Immediate Mode GPUs

Traditional desktop GPU architecture is commonly known as immediate mode architecture. Immediate mode GPUs process rendering as a strict command stream, executing the vertex and fragment shaders in sequence on each primitive in every draw call.

Ignoring parallel processing and pipelining, here is a high-level pseudo-code example of this approach:

python
for draw in renderPass:
    for primitive in draw:
        for vertex in primitive:
            execute_vertex_shader(vertex)
        if primitive not culled:
            for fragment in primitive:
                execute_fragment_shader(fragment)

The diagram below shows the hardware data flow and memory interactions:

 

Advantages

The output of the vertex shader, and other geometry related shaders, can remain on-chip inside the GPU. The output of these shaders can be stored in a FIFO buffer until the next stage in the pipeline is ready to use the data. This means that the GPU uses little external memory bandwidth storing and retrieving intermediate geometry results.

Disadvantages

The fragment shading jumps around the screen depending on the locations of the triangles in each draw. This happens because any triangle in the stream may cover any part of the screen and triangles are processed in draw order.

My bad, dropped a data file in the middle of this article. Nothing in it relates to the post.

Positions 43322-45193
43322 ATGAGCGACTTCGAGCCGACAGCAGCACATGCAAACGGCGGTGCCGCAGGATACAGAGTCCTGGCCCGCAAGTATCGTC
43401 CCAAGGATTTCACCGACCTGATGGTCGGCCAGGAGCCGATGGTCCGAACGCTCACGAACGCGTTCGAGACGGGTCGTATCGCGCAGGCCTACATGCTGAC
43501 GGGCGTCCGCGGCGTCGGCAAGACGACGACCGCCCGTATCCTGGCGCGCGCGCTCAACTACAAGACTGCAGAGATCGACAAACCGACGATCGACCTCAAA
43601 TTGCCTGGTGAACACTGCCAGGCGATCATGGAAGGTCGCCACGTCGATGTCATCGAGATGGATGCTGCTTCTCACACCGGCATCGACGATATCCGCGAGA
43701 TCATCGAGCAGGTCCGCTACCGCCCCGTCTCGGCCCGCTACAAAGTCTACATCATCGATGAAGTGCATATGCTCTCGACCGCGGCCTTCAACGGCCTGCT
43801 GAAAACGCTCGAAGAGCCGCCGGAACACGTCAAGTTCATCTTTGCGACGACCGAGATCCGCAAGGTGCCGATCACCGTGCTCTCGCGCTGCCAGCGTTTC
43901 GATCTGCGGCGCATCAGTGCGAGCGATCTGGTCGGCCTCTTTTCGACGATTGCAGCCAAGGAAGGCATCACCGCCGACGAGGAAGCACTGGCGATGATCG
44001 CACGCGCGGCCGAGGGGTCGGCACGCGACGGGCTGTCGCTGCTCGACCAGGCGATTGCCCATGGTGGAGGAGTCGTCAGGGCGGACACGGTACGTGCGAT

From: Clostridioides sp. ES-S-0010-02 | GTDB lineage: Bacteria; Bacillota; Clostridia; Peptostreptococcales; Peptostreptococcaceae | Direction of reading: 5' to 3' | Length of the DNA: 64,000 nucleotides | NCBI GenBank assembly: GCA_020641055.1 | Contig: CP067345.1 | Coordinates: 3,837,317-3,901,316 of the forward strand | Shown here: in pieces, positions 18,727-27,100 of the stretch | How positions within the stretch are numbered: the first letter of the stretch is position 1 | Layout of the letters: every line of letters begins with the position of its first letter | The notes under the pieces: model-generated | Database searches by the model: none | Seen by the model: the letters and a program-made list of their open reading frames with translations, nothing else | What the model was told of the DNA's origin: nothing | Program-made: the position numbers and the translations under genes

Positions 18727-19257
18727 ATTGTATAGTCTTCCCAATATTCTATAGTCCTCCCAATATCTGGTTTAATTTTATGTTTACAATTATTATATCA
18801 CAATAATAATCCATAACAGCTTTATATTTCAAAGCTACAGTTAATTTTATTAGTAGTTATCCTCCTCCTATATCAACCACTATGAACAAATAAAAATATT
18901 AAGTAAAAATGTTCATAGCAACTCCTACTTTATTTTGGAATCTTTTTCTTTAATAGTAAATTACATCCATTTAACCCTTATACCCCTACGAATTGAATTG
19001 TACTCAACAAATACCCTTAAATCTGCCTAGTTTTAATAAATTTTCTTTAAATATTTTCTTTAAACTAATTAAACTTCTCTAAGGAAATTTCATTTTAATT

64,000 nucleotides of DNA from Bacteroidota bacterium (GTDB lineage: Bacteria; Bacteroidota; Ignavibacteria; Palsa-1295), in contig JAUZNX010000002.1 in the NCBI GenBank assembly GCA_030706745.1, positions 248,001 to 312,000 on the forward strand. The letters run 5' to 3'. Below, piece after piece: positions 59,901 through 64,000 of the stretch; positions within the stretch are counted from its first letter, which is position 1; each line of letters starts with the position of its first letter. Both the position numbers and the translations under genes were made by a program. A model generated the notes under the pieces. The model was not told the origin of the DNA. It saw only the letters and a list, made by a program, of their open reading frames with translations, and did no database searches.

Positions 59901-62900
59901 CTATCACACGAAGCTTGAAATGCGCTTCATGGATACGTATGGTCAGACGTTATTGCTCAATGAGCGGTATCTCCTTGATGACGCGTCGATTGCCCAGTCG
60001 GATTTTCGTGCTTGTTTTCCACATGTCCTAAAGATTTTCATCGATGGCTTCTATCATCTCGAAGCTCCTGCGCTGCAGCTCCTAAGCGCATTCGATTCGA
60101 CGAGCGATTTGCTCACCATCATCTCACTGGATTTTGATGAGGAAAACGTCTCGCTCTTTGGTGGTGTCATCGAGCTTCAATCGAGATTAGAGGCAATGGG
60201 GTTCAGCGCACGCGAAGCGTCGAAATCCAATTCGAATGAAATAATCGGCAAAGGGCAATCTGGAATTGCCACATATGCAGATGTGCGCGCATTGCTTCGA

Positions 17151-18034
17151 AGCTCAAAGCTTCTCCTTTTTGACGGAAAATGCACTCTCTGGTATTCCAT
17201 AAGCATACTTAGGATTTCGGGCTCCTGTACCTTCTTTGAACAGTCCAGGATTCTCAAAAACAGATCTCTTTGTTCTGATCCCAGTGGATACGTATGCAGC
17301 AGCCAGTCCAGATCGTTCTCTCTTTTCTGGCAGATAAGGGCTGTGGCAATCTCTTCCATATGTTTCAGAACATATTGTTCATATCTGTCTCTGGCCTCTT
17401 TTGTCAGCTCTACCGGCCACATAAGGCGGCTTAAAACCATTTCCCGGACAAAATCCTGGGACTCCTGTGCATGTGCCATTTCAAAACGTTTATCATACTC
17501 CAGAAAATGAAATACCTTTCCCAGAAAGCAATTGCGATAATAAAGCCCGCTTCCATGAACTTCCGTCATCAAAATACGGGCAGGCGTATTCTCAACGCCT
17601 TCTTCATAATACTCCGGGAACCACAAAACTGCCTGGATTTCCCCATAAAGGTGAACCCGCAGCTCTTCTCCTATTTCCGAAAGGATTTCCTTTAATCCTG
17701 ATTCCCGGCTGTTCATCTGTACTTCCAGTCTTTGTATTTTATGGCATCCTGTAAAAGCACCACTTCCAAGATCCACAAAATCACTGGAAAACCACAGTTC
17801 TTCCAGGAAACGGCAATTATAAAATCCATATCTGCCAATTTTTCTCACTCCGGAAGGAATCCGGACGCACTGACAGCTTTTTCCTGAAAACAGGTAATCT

The effect of this means that the active working set is the size of the entire framebuffer. For example, consider a device with 1440p resolution, it uses 32 Bits-Per-Pixel (BPP) for color, and 32 BPP for packed depth/stencil. This gives a total working set of 30MB, which is far too large to keep on chip and therefore must be stored off-chip in DRAM.

The GPU must fetch from this working set the current value of the data for the pixel coordinate of the current fragment for every blending, depth testing, and stencil testing operation.

Typically, all shaded fragments access this working set. Therefore, at high resolutions the bandwidth load placed on this memory can be very high because of multiple read-modify-write operations for each fragment. However, caching can mitigate high bandwidth load by keeping recently accessed parts of the framebuffer close to the GPU.

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